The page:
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Muslims support blasphemy case against fellow Muslim

JAKARTA (UCAN): Muslim human rights advocates in Jakarta, Indonesia, have joined growing calls to have hardline Muslim cleric, Rizieq Syihab, charged with blasphemy for insulting Christianity.

Rizieq is the leader of the Islamic Defenders Front and is being accused of mocking Christians during a sermon on Christmas Day in which he is reported to have said, “If God gave birth, then who would be the midwife?”

Angry Catholic students filed a blasphemy complaint on the following day. The suit has won the support of more than 140 lawyers and comes amidst a case against the Christian governor of Jakarta, Basuki (Ahok) Purnama, who is currently on trial for blasphemy.

At a meeting on January 9 at the Catholic student’s headquarters in Jakarta, Muslim members of the Interfaith Student Forum and Student Peace Institute declared they would back the Catholic students  in their blasphemy accusation against Syihab.

They said his comments not only hurt Christians, but also caused division among Muslims.

“As Muslims we deeply regret his comment,” Slamet Abidin, from the Interfaith Student Forum, said. “He should not have messed with the religious beliefs of others.”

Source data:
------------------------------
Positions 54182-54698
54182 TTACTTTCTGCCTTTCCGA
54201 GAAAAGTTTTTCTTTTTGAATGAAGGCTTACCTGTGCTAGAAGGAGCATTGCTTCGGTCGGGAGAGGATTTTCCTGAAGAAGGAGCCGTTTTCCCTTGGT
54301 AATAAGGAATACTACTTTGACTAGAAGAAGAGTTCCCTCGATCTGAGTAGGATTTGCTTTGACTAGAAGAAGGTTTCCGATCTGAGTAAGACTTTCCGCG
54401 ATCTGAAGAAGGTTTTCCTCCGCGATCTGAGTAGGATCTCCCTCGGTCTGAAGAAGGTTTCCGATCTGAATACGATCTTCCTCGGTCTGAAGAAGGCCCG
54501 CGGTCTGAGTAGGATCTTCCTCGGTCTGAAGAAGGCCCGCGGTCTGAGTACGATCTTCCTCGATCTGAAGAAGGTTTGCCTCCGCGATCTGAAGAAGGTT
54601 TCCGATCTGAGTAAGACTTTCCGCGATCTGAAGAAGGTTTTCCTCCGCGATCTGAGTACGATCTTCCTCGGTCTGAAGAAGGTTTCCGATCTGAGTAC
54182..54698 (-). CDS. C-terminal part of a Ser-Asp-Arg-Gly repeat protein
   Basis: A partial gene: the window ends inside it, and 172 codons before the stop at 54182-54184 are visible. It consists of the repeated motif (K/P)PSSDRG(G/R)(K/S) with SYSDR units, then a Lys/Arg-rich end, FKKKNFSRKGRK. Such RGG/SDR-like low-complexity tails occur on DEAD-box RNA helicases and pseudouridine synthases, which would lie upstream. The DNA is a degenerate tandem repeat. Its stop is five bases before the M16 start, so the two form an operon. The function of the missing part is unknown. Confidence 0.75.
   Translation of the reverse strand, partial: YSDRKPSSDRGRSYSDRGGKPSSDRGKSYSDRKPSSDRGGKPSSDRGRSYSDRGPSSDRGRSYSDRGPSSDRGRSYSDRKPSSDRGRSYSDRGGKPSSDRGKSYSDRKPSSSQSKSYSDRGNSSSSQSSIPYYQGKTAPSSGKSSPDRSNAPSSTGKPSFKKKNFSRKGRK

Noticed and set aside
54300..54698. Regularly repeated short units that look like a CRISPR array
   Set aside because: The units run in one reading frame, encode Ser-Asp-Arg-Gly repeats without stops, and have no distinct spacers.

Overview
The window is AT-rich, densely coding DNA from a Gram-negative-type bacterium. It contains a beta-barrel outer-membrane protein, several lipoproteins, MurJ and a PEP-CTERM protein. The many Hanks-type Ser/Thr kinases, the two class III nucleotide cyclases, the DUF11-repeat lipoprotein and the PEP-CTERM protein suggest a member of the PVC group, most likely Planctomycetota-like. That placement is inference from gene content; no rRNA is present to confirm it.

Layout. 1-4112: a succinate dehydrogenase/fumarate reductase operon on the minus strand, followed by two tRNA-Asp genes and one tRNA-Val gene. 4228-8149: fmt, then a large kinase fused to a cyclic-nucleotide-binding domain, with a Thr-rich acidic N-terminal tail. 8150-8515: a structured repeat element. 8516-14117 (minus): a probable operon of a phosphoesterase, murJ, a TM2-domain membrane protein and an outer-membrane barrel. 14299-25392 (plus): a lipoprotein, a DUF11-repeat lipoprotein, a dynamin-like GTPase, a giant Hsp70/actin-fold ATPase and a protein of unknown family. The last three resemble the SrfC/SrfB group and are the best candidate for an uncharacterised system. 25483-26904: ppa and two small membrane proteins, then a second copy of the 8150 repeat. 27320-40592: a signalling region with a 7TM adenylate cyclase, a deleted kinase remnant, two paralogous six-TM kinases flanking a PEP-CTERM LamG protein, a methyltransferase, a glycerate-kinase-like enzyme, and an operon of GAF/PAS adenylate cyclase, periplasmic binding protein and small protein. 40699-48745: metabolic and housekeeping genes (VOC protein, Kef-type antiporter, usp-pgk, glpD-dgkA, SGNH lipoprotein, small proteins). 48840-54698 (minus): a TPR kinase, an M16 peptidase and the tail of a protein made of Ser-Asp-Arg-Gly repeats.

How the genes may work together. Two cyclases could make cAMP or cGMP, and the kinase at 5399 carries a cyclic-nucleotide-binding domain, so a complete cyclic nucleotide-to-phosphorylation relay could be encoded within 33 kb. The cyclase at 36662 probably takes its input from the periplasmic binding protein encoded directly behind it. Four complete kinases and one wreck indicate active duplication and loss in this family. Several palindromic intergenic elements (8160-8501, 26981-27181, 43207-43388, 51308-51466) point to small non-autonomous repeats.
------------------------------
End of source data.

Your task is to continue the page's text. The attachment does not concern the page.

Slamet added, “We are determined to help push this through the legal process.”

He added that Islam teaches tolerance and values. But Rizieq’s behaviour has damaged the reputation of Islam as a tolerant religion.

Doddy Abdallah, from the Student Peace Institute, added that ignoring Syihab’s behavior would only serve to foster extremism.

“Radicalism is like a virus and if not eradicated it will undermine religious life in Indonesia,” he pointed out.

The West Java chapter of the Indonesian Islamic Students Movement, the youth wing of the Nahdlatul Ulama, the largest Muslim organisation in Indonesia, has also condemned Syihab’s comments, declaring them “against the Indonesian Constitution and state ideology.”

Angelo Wake Kako, the chairperson of the Indonesian Catholic Students Association, said police questioned Syihab after the association filed the case against him in December.

“While we wait for further developments, we will continue to dialogue with many parties,” he said.

Syihab was accused of violating Article 156 section (a) of the Criminal Code on blasphemy, which carries a maximum punishment of five years in prison.

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